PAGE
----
Java. If you are going to implement a language, you do not want to say
that you are going to implement, say, C - it is far too much work to do
that as part of a MUD system. You can choose to implement a small C-like
language, which perhaps uses the standard C pre-processor, but you don't
want to make any committment to the full language. C++ in particular is
an immense amount of work to implement the full thing. It may be possible
to use Java from inside another program system, much like Tcl is used,
but I'm not knowledgeable enough to answer that question. If it can be
done, it makes a good option.
If the language you create/use is familiar to a lot of your workers, then
it is easier to get them to work in it, since there is less learning
curve, and there is the "instant gratification" that can be so important
in getting people motivated. I essentially did that with my system, but
since I knew that I was going to be the only user for a while, I chose
to make my language like other languages I had designed, and not like
any mainstream languages. My dislike for many mainstream languages, and
the simplicity of parsing my own languages influenced this a lot, too.
:What are the tradeoffs involved between implementing the entire mud in a
:custom-designed language (a la LP/Cold), or only implementing part of it
:in that language (cf Tiny et al, I guess)?
I'd guess that Nathan would have some good input here, since his system
is much nearer the "completely in traditional language" end of the scale
than many of the others. Here are some factors I can think of:
- if you have your own in-MUD language, you can make it not require
traditional recompilation, so quick changes and fixes can be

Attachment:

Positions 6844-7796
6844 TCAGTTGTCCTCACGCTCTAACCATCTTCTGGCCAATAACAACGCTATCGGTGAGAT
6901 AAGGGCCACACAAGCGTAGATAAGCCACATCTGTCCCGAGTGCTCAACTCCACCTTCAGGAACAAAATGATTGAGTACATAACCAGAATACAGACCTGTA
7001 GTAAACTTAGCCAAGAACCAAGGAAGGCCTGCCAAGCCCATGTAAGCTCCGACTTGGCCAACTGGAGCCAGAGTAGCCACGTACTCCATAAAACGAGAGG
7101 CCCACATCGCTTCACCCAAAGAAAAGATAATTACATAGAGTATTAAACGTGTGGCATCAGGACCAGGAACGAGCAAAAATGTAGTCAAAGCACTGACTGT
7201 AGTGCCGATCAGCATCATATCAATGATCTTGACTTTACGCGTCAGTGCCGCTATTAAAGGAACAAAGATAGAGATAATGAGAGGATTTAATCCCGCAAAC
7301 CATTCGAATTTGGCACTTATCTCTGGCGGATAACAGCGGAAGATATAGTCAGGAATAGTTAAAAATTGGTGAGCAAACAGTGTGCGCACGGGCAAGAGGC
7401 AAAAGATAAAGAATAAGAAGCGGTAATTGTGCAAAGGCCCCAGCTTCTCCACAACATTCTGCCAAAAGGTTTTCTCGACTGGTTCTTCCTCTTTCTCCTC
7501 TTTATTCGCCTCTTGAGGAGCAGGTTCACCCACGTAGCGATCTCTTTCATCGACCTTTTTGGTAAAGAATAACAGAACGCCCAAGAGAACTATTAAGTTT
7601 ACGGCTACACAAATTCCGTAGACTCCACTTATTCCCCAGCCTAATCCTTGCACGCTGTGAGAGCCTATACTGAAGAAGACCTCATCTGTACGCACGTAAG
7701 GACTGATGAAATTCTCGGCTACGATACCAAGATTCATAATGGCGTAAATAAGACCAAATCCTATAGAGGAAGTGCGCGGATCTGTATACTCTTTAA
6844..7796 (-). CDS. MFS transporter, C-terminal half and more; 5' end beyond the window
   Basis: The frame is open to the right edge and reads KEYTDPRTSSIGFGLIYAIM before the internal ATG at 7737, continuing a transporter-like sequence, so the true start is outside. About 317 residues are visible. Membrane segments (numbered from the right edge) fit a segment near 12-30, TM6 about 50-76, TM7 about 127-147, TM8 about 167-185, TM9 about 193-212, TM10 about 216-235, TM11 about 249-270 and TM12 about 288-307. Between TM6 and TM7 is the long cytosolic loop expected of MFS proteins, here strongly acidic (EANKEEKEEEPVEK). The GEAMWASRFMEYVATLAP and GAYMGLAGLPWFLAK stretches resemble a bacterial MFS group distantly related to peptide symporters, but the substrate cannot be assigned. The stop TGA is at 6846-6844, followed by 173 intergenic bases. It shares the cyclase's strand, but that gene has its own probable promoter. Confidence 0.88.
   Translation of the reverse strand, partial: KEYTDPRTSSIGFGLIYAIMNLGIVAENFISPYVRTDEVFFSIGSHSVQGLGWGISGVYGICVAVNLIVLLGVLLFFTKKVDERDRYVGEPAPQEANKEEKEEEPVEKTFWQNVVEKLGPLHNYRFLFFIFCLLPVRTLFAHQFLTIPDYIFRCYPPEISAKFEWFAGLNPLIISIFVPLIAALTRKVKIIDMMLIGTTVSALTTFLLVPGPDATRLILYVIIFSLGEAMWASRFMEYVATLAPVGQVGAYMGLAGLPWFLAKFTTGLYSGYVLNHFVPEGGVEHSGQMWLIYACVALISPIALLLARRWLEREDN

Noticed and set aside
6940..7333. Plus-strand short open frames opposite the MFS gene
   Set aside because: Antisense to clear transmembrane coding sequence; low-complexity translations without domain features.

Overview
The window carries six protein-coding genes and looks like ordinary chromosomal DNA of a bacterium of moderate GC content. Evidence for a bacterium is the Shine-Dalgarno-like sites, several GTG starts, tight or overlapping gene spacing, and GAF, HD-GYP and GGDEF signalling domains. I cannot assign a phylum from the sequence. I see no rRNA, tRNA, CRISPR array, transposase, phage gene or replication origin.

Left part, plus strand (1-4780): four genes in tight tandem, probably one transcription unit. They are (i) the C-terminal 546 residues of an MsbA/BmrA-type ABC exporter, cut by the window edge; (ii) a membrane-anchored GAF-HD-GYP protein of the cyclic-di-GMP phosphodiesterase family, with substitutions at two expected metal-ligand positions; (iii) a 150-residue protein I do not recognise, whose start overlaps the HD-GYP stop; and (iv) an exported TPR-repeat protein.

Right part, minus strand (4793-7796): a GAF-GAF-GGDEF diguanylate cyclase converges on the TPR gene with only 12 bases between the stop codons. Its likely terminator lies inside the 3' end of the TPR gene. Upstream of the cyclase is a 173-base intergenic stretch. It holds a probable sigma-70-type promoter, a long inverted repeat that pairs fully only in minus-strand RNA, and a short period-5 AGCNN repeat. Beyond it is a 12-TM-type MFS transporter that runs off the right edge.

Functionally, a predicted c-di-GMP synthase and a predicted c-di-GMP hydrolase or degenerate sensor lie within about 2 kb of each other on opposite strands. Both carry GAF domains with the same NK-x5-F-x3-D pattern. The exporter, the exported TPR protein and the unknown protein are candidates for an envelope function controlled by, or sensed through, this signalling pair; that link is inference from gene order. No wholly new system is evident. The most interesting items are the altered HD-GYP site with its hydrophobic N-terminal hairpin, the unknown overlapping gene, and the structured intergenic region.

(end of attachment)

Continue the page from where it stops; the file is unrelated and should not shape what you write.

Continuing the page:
done without recompiling the whole scenario, and likely without
even bringing the server down.
- if you have no in-MUD language, you only have one language to deal
with, and won't suffer from problems as you rapidly switch
between the two - perhaps even on the scale of having bits of
each in different editor buffers in the same editor session.
- traditional languages fully compile to machine code, which runs
at machine code speeds. An in-MUD language will typically be
interpreted or use threaded code or bytecode, and thus will be
quite a bit slower - likely 10 times slower or more. This can
make a difference. You can lessen the impact of this by
providing general utility routines in the server framework, so
that code in the MUD language can call out to get compiled
performance on those common jobs.
- if you have an in-MUD language, you can provide facilities where
running code can create new code, or replace existing code, while
the server is actively running. This provides capabilities that
are difficult or messy to obtain with straight compiled code.
- and, as you mentioned at the beginning, if you have an in-MUD
language you can modify it so that it has features that are